Neuron Mobility raises US$18.5mil in funding from GSR Ventures and Square Peg Capital

  • Existing investors SeedPlus and SEEDS Capital (by Enterprise Singapore) also participated
  • Funds will accelerate Neuron’s Australian and NZ roadmap, foray into other APAC markets

 

Neuron Mobility raises US$18.5mil in funding from GSR Ventures and Square Peg Capital

 

NEURON Mobility, announced on Dec 9 that it has successfully raised US$18.5 million (RM76.9 million) in funding led by California-based, cross-border fund GSR Ventures and Australian venture capital firm, Square Peg. Existing investors Seedplus and SEEDS Capital (by Enterprise Singapore) also participated in the round.

The investment follows closely from its earlier US$3.8 million (RM15.79 million) seed round in December 2018. It has since been a year of tremendous growth for Neuron with more than one million rides served regionally.

In June, the startup ventured into the Australian market after winning the permit to operate 60% of the scooter fleet allocation in Brisbane City, the capital of Queensland. It has also secured an exclusive license to operate the shared e-scooter programme in Darwin City in the Northern Territory of Australia, as well as a trade license to operate in Auckland, New Zealand. Both are slated to launch early in 2020.

The fresh infusion of capital is intended to accelerate Neuron’s Australian and New Zealand roadmap, its foray into other Asia Pacific markets, and further development of its technology.

Pursuing sustainable growth

Square Peg believes that Neuron is uniquely positioned to expand in the region, especially in Australia and New Zealand, because of its city-friendly approach. Square Peg’s partner, Tushar Roy said, “The culture of collaboration with cities permeates through Neuron. Its entire DNA is built around working very closely with local leadership to bring new mobility solutions to citizens in a safe and sustainable way.”

Neuron insists that mobility startups should see cities and governments as partners, not as blockers to growth.

Neuron co-founder and chief executive officer Zachary Wang (pic), said, “The world is on an irreversible trend to adopt micromobility services into cities of all kinds and sizes in the coming years. But it is not a standalone solution to transportation gaps. Successful implementation of scooter-sharing programmes can only happen when there is a strong partnership between local governments and technology providers.”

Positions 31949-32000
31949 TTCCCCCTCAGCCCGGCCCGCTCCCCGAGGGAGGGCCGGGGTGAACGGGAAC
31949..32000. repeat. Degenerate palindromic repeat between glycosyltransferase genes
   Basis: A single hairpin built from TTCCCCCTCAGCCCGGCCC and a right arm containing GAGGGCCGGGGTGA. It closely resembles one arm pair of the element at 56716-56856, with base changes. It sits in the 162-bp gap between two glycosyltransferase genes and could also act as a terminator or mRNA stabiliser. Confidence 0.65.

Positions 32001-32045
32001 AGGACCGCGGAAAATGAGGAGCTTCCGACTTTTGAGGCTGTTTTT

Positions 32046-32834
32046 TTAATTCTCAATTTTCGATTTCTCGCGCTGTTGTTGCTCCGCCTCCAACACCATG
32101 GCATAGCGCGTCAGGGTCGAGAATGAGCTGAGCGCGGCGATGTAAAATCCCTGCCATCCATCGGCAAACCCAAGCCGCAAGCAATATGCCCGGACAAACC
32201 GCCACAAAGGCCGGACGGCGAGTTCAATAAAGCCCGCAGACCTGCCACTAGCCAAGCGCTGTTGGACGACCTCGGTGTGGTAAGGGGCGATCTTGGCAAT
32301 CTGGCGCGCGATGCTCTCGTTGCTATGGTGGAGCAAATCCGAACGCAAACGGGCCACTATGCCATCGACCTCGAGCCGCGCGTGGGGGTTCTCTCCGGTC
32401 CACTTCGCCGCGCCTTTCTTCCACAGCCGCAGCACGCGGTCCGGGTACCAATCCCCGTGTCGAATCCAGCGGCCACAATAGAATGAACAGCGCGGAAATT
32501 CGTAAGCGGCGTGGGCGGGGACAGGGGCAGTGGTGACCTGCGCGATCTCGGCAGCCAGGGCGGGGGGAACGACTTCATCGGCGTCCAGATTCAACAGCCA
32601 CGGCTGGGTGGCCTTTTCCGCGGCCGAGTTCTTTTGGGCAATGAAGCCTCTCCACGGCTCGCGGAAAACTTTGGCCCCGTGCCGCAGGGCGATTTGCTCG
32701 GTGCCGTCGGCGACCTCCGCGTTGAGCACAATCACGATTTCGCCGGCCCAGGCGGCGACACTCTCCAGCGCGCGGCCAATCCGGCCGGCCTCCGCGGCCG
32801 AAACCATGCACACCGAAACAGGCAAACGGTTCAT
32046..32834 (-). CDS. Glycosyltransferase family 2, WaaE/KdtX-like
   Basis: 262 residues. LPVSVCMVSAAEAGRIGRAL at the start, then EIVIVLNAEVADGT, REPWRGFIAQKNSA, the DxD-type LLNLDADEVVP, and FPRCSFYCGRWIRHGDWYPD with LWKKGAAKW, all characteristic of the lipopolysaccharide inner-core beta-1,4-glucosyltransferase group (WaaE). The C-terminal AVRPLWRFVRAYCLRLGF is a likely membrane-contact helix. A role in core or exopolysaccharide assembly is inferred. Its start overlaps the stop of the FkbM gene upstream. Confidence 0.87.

The company employs a team of data scientists, urban planners, and engineers who translate raw data into actionable insights for both its operations and the city’s transport planning. This includes working on real-time data integration, asset location reports, incident management, and the co-creation of preferred riding zones with cities.

Technology innovation at the core of the company

Richard Lim, co-founder and managing director of GSR Ventures said, “The company’s technology-first approach to addressing local transport needs was refreshing and compelling. It presents the opportunity for them to become a global gamechanger, and we are excited to embark on the journey of revolutionising urban transport together.”

Neuron was founded in 2016 by Zachary Wang and Harry Yu, and was a technology-driven company from its inception almost by design.

Wang was a mechanical engineer by training, specialising in automotive technologies. Since his university days, Wang spent years building hydrogen-powered electric cars and bicycles, and won several awards across Europe and Asia. After graduating, he built his first company which is now a leading provider of solar energy in Singapore and Thailand.

Yu is a data scientist by training, specialising in machine learning and artificial intelligence. He holds a PhD in electrical and computer engineering. He spent years building predictive algorithms for industries such as banking, insurance, and transportation.

When the two came together in 2016, they realised that the existing mobility solutions like cars are not designed to work well in dense urban environments. There is a strong need for a revolution in urban transport, a system solution that couples hardware innovation with data optimisation.

Wang and Yu also realised early on that the hardware the company deploys will determine pertinent aspects of its business, from safety to operational efficiency. This is what inspired the company’s early bet to develop proprietary technology. Neuron’s third-generation hardware, the N3, was the first commercial-grade hardware built specifically for e-scooter sharing.

“It’s exciting to see the product iteration cycle becoming shorter in the micromobility space. We are committed to continue our effort in developing new technologies that makes this service a seamless integration with cities around APAC,” Yu.

Since the N3’s launch, the company has also launched a host of market-first technologies to enhance rider safety such as fall detection, a helmet incentive programme, and geofencing technology that can assign low-speed zones, no riding zones, and no parking zones in any given city.

 
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